December 30, 2016
Dear Fellow Montanans:
I will continue serving as your Commissioner into 2017.
As you may know, until recently most thought that my term of service was over at the end of 2016. A January 1, 2017 ending date would mean that I served as Commissioner for about three and one-half years.
That all changed in the last week. A lawsuit was filed in Montana's 1st Judicial District seeking a declaration that a Commissioner's regular term of office (including my term) should be six years, rather than three and one-half years (see footnote below). On December 28, 2016 the 1st Judicial District Court (Judge Seeley) issued its Order confirming that the January 1, 2017 ending date is of "no force and effect," reserving the ending date issue for determination by the Court. A hearing is expected on this issue in early 2017.
From this Office's perspective, this length of term issue is larger than any one Commissioner's term of service. The single six year term for a Commissioner is an important check to a Commissioner's continuing authority. Fulfilling a full six year term, however, is just as important as it is long enough to provide continuity and ensure that a Commissioner's confirmation battle does not occur at each and every legislative session.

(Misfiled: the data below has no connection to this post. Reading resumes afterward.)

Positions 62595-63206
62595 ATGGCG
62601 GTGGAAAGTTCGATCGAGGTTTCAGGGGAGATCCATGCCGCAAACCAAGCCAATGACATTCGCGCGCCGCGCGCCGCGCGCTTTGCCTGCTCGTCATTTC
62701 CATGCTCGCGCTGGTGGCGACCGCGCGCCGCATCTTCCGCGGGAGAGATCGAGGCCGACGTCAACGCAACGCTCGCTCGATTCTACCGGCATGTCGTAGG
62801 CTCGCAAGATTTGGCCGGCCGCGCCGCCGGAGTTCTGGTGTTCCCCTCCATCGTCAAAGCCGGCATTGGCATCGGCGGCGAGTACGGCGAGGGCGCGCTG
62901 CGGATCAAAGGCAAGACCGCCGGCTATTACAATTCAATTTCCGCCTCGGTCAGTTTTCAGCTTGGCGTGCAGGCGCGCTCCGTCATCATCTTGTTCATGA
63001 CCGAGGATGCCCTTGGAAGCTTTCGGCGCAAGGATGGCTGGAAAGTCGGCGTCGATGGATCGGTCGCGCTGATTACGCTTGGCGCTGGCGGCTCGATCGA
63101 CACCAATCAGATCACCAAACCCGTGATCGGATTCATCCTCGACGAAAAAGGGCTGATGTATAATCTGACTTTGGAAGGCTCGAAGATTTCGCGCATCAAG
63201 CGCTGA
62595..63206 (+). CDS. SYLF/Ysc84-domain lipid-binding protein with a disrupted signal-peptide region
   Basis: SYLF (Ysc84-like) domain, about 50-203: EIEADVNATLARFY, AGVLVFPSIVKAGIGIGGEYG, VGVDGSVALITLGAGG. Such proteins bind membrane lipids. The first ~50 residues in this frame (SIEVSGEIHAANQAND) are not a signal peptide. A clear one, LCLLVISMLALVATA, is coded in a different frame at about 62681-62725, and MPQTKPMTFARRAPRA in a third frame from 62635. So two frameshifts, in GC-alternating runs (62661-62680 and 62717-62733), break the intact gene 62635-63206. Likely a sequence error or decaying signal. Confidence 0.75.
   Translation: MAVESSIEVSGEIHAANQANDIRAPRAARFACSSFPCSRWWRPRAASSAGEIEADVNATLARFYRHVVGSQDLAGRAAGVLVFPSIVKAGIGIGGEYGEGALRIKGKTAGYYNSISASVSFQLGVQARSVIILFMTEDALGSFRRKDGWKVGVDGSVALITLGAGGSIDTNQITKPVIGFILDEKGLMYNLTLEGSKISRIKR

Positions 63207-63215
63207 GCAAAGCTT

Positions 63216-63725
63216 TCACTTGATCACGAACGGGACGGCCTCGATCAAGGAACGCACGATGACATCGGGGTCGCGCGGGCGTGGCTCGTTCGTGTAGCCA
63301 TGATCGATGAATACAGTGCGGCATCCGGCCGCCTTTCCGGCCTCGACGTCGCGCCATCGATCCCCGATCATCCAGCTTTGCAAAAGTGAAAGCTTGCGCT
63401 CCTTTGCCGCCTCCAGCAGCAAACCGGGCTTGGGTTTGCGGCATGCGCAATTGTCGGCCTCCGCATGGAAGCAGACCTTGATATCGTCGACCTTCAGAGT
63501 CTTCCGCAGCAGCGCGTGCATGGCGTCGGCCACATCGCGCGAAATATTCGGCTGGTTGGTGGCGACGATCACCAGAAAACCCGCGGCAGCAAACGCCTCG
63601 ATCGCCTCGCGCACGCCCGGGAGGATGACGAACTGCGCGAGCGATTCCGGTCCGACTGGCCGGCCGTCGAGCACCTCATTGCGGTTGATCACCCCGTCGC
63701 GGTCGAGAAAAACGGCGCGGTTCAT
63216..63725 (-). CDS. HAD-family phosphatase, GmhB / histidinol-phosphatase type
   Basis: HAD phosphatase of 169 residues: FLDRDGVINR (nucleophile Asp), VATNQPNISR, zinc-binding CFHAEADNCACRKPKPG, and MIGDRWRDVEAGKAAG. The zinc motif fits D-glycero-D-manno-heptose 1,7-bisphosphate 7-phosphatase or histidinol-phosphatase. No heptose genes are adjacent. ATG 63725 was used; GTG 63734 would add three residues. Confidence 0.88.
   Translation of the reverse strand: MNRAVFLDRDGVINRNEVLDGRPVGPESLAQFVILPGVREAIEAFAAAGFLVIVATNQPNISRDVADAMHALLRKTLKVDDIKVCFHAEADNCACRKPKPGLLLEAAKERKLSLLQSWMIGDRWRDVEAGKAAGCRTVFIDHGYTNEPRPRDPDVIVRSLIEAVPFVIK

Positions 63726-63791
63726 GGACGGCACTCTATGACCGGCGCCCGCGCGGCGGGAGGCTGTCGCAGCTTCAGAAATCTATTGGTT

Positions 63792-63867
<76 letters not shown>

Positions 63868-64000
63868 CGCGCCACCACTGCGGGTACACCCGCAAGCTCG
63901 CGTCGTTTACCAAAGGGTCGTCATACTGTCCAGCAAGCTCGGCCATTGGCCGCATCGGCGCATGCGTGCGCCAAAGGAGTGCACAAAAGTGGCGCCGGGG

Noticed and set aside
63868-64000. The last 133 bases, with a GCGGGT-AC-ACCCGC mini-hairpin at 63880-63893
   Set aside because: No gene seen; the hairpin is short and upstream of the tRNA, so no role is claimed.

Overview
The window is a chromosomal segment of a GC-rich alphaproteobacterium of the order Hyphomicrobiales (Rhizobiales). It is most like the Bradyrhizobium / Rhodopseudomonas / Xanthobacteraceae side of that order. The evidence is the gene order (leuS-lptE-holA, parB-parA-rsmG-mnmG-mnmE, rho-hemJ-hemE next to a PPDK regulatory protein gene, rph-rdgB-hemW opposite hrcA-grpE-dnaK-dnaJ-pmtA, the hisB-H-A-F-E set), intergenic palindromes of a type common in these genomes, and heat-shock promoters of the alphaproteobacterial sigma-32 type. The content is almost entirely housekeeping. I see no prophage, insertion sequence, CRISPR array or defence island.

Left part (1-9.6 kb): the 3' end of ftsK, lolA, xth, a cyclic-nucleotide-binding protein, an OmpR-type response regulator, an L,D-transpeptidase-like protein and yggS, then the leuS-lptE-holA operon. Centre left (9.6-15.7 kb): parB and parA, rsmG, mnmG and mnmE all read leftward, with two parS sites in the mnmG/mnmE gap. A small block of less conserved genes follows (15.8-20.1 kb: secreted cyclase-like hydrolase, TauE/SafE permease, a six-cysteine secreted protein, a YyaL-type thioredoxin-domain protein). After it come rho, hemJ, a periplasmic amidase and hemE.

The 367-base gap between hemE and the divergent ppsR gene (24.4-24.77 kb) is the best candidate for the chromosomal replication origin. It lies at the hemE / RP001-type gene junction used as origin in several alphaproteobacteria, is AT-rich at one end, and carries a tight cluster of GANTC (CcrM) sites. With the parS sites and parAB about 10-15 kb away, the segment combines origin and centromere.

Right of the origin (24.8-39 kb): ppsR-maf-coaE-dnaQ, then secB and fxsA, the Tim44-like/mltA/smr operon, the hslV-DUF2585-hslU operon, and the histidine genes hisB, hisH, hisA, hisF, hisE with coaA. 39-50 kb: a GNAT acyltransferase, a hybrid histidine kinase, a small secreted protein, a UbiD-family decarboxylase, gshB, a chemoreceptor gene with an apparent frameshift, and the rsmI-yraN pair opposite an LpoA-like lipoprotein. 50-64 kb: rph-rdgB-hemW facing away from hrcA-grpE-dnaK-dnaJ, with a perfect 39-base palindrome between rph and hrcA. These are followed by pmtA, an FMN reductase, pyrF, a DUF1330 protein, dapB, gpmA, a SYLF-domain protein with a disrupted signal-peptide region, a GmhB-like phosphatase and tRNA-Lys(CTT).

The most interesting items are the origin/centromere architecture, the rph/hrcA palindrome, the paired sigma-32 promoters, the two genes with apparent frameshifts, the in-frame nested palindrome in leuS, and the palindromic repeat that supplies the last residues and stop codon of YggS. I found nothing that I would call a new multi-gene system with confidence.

These considerations are among those set out in Montana law and it is for the Court to determine how this law applies in the instance of my appointment. From that determination, precedent will be set for the remainder of my service (if any) and for the terms of future Commissioners.
Footnote: To provide historical context: the Montana Commissioner of Political Practices is appointed by the Governor and confirmed by the Montana Senate. The Commissioner serves a single six year term, after which he or she is ineligible to serve again. The term I am serving was shortened by subtracting the time served by three prior Commissioners, each of whom either resigned or failed to gain a confirmation vote by the Montana Senate.